Res hall pipe burst causes flooding

Housing quickly contained the flood while most students were on vacation for the holiday break

Manya Bondada
Mercury Staff

A broken toilet caused five dorms in Residence Hall North to take a swim this past winter break – and what caused the toilet to break is still unclear.

On Dec. 23, over winter break, one of the toilets on the first floor of Residence Hall North had a flush valve diaphragm break; this caused the toilet to continuously flush. The non-stop flushing resulted in the toilet’s pipe breaking, causing clean water from the toilet to flow into the hallway, a staff member’s apartment and three more suites. UTD Housing and maintenance were quick to identify the issue, and within a couple of hours, all the water was cleared out. Housing is not aware of any severe property damage and do not know what caused the flush valve diaphragm to break.

Arch Nolen

Many students in the residence hall had been at home for the holidays, but the few students who were still in the flooded dorms were able to clear objects from the floor and contact others for help. 

Agastya Bose, a computer science freshman who lives in one of the affected dorms, said:  “I realized that my room was flooded a bit late. I was watching a movie and my feet were kept up, and the thing is, my mom called me after that and when I answered the call, I put my feet down on the floor and realized that the floor was wet. That’s not how the floor is supposed to be!”

Arch Nolen, a neuroscience major who lives in the same wing as Bose, was at their house when this incident occurred. Since Nolen was in Dallas at the time, they were able to come to back to campus when they heard what had happened and make sure that nothing in their room was damaged by the water. Nolen said that the water did not reach their room, but they still returned to make sure that everything was alright. 

“I had gotten a call from somebody else and they were like ‘hey, it’s flooding! I don’t know if it’s going to get to your room. You should come and get stuff off your floor.’ So, I came back,” said Nolen.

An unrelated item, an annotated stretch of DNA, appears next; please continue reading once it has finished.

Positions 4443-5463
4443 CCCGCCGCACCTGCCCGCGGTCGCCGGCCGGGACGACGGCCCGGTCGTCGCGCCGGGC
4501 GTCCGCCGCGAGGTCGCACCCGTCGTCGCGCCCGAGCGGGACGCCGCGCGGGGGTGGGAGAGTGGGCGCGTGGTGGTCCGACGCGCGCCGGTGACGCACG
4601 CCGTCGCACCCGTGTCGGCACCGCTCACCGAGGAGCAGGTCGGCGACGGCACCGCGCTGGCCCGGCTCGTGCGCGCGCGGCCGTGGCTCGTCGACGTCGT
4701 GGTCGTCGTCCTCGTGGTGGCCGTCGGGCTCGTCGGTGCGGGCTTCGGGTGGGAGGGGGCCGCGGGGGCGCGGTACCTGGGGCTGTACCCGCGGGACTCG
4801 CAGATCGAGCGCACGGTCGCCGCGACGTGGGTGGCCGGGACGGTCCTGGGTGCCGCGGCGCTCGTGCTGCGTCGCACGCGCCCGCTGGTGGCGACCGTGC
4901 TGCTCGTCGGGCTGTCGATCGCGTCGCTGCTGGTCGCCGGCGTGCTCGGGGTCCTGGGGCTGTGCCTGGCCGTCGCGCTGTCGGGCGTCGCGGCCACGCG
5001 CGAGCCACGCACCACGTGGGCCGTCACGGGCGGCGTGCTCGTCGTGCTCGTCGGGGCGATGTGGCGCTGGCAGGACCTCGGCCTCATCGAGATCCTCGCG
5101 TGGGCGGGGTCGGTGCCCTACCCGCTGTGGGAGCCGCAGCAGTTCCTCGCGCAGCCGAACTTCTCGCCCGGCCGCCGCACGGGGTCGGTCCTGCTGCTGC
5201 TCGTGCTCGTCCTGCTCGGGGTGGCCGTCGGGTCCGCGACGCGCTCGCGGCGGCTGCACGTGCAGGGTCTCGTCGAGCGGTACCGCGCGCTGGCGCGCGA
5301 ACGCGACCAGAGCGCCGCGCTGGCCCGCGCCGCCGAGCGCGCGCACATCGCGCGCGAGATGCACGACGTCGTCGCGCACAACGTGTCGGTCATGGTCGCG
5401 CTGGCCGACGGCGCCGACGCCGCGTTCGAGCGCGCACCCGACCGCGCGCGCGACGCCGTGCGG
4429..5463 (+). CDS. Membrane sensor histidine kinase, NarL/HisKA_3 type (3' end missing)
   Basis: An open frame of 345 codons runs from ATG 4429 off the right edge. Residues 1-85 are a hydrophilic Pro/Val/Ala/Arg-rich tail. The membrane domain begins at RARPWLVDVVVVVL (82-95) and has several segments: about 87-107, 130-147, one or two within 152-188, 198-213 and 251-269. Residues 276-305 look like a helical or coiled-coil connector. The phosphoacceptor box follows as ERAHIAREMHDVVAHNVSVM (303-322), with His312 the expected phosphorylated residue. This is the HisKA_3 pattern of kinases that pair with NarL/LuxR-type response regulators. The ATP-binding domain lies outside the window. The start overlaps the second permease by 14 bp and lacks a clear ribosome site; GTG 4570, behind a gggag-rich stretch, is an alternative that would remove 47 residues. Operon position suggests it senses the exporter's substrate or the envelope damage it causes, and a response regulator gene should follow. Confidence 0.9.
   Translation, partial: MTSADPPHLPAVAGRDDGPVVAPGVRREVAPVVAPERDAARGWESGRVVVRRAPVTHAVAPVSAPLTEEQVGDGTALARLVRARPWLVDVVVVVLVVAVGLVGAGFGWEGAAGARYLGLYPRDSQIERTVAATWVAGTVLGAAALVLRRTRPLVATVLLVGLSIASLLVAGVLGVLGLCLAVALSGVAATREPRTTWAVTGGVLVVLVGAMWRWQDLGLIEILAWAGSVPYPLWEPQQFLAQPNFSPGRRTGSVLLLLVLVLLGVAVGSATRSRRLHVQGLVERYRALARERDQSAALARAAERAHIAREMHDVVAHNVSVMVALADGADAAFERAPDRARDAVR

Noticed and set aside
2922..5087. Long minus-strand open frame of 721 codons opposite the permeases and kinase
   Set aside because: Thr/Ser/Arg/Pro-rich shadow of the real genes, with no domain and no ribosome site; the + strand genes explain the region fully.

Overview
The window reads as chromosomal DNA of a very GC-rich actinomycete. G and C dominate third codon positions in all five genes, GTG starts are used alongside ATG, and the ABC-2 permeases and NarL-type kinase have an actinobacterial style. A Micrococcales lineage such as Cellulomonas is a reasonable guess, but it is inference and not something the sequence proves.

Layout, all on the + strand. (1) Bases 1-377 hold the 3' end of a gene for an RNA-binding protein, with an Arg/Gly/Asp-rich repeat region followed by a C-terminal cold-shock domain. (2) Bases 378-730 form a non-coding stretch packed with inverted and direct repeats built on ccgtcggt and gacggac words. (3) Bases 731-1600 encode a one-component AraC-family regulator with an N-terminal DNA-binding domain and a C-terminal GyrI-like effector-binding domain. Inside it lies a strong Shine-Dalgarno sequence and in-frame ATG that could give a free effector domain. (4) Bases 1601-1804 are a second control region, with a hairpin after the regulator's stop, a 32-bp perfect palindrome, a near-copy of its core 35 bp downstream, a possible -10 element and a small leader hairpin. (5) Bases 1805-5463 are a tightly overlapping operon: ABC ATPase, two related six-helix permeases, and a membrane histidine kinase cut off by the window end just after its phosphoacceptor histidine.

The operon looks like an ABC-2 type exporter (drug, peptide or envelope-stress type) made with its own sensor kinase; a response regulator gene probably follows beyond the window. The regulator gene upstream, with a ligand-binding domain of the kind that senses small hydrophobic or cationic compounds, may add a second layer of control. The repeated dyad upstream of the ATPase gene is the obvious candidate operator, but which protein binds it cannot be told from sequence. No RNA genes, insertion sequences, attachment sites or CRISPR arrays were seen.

During breaks, when there are not a lot of students on campus, peer advisors go on rounds each night and walk the entire building to check for issues and ensure that everything is functioning smoothly. In this case, the issue was identified by a peer advisor, who found this particular wing of the residence hall flooding with water. 

UTD Housing was quick to address the issue. They brought in extra staff to repair and remove the water and then clean the floors. Maintenance used vacuum cleaners to pump water out of the hallways and dorm rooms. In an interview statement, Nolen stated that maintenance workers put fans in the hallway to dry the carpet for a couple of days after the incident.  

Matthew Grief, the Associate Vice President for Student Affairs, said in an email statement that “[If a dorm gets flooded], we will immediately take steps to stop the flow of water at the source. We will then assess what areas were impacted. We will call in staff to assist with clean up measures. We keep wet vacs, carpet cleaners, etc. in the warehouse that are easily accessible to assist in clean up measures. We have access to outside contractors to bring in if the flooding is excessive, which in this case it was not.” 

Issues such as this occur from time to time, though the chances of there being similar issues in the residence halls are very slim. Students should contact their peer advisors or Housing if they experience any problems so that issues can be quickly resolved.  

“I think [housing] handled it well. Pipes burst; that happens. So, I’m not sure if it’s because [maintenance] is not up to date or it was just some pressure issue. I hope nothing got damaged, but I think [housing] handled it pretty quickly. Assuming something did get damaged, I hope it will be okay,” said Nolen.